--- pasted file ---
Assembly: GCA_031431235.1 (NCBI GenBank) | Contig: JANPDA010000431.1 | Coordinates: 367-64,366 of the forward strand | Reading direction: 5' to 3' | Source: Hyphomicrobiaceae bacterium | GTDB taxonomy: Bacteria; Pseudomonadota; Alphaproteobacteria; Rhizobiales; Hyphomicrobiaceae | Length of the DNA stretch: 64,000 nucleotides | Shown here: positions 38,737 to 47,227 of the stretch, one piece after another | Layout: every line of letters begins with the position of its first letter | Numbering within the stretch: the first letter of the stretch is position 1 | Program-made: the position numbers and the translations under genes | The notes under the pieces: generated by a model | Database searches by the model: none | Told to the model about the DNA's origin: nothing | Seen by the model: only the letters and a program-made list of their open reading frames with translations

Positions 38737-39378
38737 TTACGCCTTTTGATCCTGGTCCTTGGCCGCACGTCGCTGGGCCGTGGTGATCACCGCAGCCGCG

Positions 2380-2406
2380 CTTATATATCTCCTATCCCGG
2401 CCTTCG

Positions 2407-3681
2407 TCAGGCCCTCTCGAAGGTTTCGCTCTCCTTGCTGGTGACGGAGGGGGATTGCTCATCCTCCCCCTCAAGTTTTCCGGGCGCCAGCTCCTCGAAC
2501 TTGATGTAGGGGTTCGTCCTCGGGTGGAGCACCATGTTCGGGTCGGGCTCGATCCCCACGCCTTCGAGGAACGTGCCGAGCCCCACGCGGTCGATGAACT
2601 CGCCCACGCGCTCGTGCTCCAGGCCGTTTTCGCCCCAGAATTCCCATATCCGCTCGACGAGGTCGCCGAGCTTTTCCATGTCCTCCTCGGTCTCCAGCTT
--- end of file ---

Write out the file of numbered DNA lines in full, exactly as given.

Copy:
Assembly: GCA_031431235.1 (NCBI GenBank) | Contig: JANPDA010000431.1 | Coordinates: 367-64,366 of the forward strand | Reading direction: 5' to 3' | Source: Hyphomicrobiaceae bacterium | GTDB taxonomy: Bacteria; Pseudomonadota; Alphaproteobacteria; Rhizobiales; Hyphomicrobiaceae | Length of the DNA stretch: 64,000 nucleotides | Shown here: positions 38,737 to 47,227 of the stretch, one piece after another | Layout: every line of letters begins with the position of its first letter | Numbering within the stretch: the first letter of the stretch is position 1 | Program-made: the position numbers and the translations under genes | The notes under the pieces: generated by a model | Database searches by the model: none | Told to the model about the DNA's origin: nothing | Seen by the model: only the letters and a program-made list of their open reading frames with translations

Positions 38737-39378
38737 TTACGCCTTTTGATCCTGGTCCTTGGCCGCACGTCGCTGGGCCGTGGTGATCACCGCAGCCGCG

Positions 2380-2406
2380 CTTATATATCTCCTATCCCGG
2401 CCTTCG

Positions 2407-3681
2407 TCAGGCCCTCTCGAAGGTTTCGCTCTCCTTGCTGGTGACGGAGGGGGATTGCTCATCCTCCCCCTCAAGTTTTCCGGGCGCCAGCTCCTCGAAC
2501 TTGATGTAGGGGTTCGTCCTCGGGTGGAGCACCATGTTCGGGTCGGGCTCGATCCCCACGCCTTCGAGGAACGTGCCGAGCCCCACGCGGTCGATGAACT
2601 CGCCCACGCGCTCGTGCTCCAGGCCGTTTTCGCCCCAGAATTCCCATATCCGCTCGACGAGGTCGCCGAGCTTTTCCATGTCCTCCTCGGTCTCCAGCTT